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Horticultural conservation charity Plant Heritage has officially accredited its 700th National Plant Collection®, adding a further nine new collections to the charity’s growing list of ‘living libraries’ this spring.
The milestone achievement comes during Plant Heritage’s 45th anniversary year, which is being celebrated throughout 2023 with a host of sapphire-themed campaigns, plus several regional and national events.
The first National Plant Collections were accredited between 1980-1982, after Plant Heritage (then the National Council for the Conservation of Plants and Gardens) was created by ex RHS Director General Christopher Brickell in 1978. In these inaugural years c.45 collections were accredited, including Geranium at Cambridge University Botanic Garden, Crocus at RHS Garden Wisley, Rosa (pre 1900 shrub roses) at National Trust - Mottisfont and Saxifraga at Oxfordshire’s Waterperry Gardens.
Fast forward almost five decades and many of these National Plant Collections - thought of as ‘living libraries’ - are still thriving and remain a vital part of Plant Heritage’s wider plant conservation work.
Gill Groombridge, Business Manager at Plant Heritage says: “We are delighted that in our 45th anniversary year we’ve accredited the 700th National Plant Collection. This remarkable achievement echoes our ethos of conserving and safeguarding any cultivated plant – whether a garden staple or a rare variety - for future generations to enjoy.”
“Whether a collection contains miniature orchids or mighty oak trees, or whether they’re grown for medicinal or culinary purposes, every single collection showcases the amazing diversity of the UK and Ireland’s horticultural heritage and is fundamental to our ongoing plant conservation work. Without the National Plant Collections, many cultivated plants could have been lost from our gardens, so it’s imperative that our work continues, and more collections are accredited in the years to come.”
The latest ten collections accredited this spring include: an important and long-established collection of Pleione orchids relocated to The Mathers Foundation in West Sussex in 2021; a rambling Rosa offering educational opportunities for those studying at Lackham College in Wiltshire; a Buddleja collection in Gloucestershire often bursting with butterflies; Asplenium scolopendrium and Asplenium trichomanes (the largest single collection of trichomanes cultivars in the UK) on the Isle of Anglesey; Jovibarba and Sempervivum in Derbyshire available to view by appointment only; a growing collection of Liatris which has a long tradition as a medicinal plant; pretty Penstemons in Gloucestershire which includes some of the original cultivars planted in 1994; and a collection of Lardizabalaceae in Staunton Country Park in Hampshire, which joins over 1,000 trees and shrubs and 55 new beds following redevelopment of the site.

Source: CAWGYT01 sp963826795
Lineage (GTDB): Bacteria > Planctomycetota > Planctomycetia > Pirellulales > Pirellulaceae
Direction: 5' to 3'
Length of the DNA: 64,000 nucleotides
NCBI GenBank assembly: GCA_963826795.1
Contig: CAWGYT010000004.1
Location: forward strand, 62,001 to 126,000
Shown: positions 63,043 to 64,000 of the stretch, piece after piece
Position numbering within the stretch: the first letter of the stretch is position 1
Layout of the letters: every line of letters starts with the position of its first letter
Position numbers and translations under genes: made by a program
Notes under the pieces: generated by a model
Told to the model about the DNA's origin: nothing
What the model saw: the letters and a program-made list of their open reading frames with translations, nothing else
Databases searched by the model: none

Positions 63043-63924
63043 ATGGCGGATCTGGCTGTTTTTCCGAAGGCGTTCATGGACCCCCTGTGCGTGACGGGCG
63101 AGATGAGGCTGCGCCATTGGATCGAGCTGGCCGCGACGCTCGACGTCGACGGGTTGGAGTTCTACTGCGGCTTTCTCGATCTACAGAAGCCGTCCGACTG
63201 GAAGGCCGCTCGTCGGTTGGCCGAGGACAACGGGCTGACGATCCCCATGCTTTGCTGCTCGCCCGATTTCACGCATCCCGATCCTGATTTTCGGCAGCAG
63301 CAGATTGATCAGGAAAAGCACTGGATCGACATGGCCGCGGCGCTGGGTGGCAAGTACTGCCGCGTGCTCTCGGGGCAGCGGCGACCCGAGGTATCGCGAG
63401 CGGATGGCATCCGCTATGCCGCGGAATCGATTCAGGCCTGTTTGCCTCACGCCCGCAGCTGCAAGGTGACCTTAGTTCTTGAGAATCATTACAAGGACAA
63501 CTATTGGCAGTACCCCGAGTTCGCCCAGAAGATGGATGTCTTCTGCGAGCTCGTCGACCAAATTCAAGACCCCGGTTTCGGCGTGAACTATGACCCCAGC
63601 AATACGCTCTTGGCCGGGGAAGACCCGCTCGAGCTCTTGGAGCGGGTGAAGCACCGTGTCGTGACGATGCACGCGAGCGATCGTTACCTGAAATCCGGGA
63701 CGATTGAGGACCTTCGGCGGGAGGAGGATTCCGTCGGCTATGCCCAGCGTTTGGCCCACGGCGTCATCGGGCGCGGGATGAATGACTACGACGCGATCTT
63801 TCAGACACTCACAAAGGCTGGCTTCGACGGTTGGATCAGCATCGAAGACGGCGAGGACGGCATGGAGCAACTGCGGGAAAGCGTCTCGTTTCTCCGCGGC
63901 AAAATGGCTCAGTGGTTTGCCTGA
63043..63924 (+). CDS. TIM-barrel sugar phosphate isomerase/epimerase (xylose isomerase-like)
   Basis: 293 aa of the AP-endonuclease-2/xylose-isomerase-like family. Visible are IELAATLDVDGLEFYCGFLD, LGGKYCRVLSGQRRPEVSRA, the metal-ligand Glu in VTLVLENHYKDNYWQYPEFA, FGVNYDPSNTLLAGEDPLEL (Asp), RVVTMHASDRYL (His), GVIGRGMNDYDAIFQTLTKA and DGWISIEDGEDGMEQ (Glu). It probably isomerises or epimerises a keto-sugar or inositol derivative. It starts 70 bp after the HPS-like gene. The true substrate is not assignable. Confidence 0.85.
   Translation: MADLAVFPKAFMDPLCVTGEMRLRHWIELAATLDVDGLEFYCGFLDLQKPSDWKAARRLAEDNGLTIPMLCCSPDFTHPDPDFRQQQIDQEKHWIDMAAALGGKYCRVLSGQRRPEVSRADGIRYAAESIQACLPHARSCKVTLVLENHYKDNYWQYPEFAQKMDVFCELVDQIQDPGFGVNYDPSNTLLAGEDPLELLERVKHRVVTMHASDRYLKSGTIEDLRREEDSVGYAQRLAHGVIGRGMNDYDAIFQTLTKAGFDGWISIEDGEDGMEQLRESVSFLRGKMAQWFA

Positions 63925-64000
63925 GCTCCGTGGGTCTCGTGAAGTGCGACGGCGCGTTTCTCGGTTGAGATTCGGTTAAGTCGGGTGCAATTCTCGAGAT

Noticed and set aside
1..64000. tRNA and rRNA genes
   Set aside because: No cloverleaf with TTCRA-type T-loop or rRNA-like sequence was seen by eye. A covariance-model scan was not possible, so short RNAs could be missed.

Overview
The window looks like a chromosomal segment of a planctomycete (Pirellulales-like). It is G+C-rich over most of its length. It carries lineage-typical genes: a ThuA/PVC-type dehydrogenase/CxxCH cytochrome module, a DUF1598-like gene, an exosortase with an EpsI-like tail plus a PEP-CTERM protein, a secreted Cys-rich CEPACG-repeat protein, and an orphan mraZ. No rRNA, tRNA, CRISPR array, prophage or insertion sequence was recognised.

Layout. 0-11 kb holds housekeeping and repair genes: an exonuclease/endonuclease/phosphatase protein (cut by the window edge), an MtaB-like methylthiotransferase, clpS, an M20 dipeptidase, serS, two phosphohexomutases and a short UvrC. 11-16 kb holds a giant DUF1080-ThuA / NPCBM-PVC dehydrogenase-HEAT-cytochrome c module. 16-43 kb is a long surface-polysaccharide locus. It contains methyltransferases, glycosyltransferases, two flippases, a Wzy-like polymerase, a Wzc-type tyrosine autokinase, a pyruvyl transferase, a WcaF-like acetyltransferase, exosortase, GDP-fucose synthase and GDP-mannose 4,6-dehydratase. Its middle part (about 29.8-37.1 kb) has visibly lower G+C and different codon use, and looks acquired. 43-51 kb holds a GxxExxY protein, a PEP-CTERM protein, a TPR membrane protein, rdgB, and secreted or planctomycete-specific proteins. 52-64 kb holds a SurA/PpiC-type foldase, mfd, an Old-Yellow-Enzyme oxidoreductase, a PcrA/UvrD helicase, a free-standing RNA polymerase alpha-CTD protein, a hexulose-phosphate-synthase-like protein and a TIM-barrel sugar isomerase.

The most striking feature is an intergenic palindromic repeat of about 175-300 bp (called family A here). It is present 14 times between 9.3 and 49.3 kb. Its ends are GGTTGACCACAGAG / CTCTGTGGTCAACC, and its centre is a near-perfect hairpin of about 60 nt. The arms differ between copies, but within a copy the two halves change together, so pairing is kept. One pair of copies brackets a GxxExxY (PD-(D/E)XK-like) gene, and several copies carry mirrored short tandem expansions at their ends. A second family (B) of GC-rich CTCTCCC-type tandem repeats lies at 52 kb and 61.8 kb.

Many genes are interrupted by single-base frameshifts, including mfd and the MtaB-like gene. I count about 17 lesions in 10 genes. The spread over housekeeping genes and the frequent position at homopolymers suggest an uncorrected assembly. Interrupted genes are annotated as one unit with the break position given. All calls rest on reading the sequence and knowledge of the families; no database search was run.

National Plant Collections are found all over the UK, Ireland and the Channel Islands, from the far reaches of Scotland to the Cornish coast. Together they contain an estimated 95,000 garden plants. Some are created and cared for by passionate individuals or specialist plant nurseries, while others are held by famous botanic gardens, such as Royal Botanic Gardens Kew. Many are available for members of the public to visit too, and new collections are accredited with each new season.
As a small charity Plant Heritage relies on hundreds of dedicated volunteers to ensure their vital plant conservation work is possible. To find out more about Plant Heritage and how you can help, or how to become a Collection Holder, Plant Guardian, or member, visit www.plantheritage.org.uk .
This story was published on: 28/04/2023
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